Dear Friends and Family,
I have not written because the cell service in the campground is weak, and then when Labor Day weekend filled this campground it was non-existent. Keith said he suspected the band width for the small town of Tionesta was built for normal usage. A holiday weekend, when the population spikes, fills up the available bandwidth. That makes sense.
I was thrilled to receive a book I ordered to be sent to General Delivery in Tionesta!
I am so happy, Joan is going to arrive a day early so we can leave a day early and have an extra day to do the ride at a more leisurely pace! I was so afraid I wouldn't be able to keep up with the distances, now I am much relieved.
I am going to need to learn more about damage that was done to the C&O Trail from all the rain that hit there when Hurricane/storm Ida went through. I looked on the Gaptrail.org web site and I hear that they keep their posts current so we will know if there are any areas we need to detour around. So far it looks good.
We start riding sometime around 9/20/21.
I last wrote to you when I was near the Cuyahoga National Park in NE Ohio. I finished writing, hit publish, and immediately began preparing Lilac for travel. When I hooked up, my van was right behind a big root on a tree. It took extra gas to pull up a bit so I could get the boards I had put under the driver's side wheel. When I stepped out I saw I had forgotten to remove the chocks (wedges to keep the wheels from rolling) on the curb side of the trailer. The front chock was busted. Oh well, they are easy to replace. If I am going to make a mistake, (which I know is inevitable on a six-month journey) that was an easy one to fix.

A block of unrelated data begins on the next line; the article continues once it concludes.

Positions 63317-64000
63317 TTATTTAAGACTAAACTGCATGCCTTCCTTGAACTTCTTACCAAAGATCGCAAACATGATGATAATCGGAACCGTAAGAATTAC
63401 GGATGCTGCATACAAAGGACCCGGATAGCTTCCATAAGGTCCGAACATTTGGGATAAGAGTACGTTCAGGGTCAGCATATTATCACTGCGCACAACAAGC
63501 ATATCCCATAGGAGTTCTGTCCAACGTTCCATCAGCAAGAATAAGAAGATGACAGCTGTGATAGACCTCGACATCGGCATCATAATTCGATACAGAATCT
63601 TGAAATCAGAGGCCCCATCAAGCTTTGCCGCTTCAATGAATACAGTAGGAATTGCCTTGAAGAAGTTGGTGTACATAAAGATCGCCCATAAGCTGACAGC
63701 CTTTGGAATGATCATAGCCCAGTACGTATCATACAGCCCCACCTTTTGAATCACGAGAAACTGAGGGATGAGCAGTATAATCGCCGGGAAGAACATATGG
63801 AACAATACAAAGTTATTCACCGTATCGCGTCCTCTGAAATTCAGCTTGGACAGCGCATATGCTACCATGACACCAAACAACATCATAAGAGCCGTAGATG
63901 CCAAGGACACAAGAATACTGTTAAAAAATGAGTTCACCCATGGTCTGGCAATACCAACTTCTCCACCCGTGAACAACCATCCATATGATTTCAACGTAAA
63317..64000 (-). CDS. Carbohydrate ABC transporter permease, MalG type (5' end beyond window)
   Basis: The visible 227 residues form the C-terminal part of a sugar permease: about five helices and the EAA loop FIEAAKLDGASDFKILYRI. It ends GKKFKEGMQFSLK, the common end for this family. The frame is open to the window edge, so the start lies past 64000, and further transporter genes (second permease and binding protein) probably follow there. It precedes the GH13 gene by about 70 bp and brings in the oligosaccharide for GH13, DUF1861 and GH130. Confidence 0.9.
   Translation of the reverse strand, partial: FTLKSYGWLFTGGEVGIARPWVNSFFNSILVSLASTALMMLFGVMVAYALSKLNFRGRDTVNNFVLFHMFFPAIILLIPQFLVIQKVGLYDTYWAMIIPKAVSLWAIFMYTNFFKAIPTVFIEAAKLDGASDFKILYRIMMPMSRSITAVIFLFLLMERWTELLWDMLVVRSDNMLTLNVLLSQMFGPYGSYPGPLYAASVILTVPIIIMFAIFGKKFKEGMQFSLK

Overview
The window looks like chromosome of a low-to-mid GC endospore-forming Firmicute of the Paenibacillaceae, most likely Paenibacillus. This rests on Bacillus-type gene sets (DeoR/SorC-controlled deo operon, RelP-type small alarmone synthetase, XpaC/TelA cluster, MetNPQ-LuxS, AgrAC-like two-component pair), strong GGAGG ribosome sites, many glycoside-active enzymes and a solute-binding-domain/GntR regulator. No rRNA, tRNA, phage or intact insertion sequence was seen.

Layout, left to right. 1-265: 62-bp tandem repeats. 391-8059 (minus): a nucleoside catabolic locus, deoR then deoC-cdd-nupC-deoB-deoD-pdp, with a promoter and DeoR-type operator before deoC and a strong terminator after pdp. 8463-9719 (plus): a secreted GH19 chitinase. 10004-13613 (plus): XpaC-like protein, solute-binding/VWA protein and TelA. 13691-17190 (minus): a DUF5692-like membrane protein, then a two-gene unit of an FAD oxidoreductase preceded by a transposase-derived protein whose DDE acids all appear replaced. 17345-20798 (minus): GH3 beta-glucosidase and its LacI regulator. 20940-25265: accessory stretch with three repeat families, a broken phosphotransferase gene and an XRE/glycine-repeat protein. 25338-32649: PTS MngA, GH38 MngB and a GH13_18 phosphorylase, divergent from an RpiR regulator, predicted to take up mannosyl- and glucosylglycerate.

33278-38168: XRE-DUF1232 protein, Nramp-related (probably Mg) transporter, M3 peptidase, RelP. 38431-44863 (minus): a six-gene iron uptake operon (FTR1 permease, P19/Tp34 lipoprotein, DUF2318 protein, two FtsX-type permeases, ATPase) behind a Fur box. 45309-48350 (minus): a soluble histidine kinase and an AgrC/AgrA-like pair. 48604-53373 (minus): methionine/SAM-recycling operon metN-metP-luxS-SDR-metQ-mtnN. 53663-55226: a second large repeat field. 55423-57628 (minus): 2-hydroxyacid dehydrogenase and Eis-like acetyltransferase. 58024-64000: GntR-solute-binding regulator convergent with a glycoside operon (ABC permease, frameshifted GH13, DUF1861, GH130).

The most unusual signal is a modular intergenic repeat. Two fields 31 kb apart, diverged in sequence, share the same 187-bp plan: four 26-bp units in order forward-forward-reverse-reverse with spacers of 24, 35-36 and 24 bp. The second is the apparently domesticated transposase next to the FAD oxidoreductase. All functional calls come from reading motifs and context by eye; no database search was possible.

So where am I? Tionesta is a small town nestled between the hills. We are in the Tionesta Corp of Engineers campground below a big earthen dam on Tionesta Creek.
I am a couple sites over from my friends and Florida neighbors, Keith May and Jean Hawks. They have been here many times and ridden the rail trails that run along and out from the Allegheny River. None of the trails are within biking distance of us, but this campground is roomy, full-service with showers and flush toilets, and only $20 a night with our National Senior Pass.
If you want to open a campground somewhere, along the trails here would be a great spot. They need campgrounds along the trails. The trails have bicyclist camping areas that are rustic (no water, electric, or toilets even).
The town of Tionesta has a block with miniature shops that sell crafts, gifts, and BBQ and fudge.
Our first day we drove a whole 40 minutes to Emlenton. That is one of the towns along the network of trails in the Oil Region of Pennsylvania. We drove there to meet up with Ann and Fred to ride.
What a delight to see them! I may have told you that Ann had fractured her hip in April and she has worked this summer to get her riding miles back up. Last I heard she had done 44 miles in one day! She is around 78 years old. What a blessing it is to be surrounded by active and positive people.
The part of the trail we rode was lovely. The big river was on our left and often there would be cliffs on our right with lovely little streams of water tumbling down the rocks.
Our ride was 24 miles. Jean had a knee replacement in the spring shortly after I visited her in Mississippi this trip. She is still working herself up to longer rides and 24 miles was a record breaker for her. It was a perfect ride followed by a perfect lunch on the patio at Allegheny Grille in Titusville.
Keith said they worked very hard to clean the oil out of Oil Creek. He said he thought they had to divert the water and steam clean the rock to get the oil out. The water runs clear now.
I stopped standing under the trees at that point and began watching where I was walking!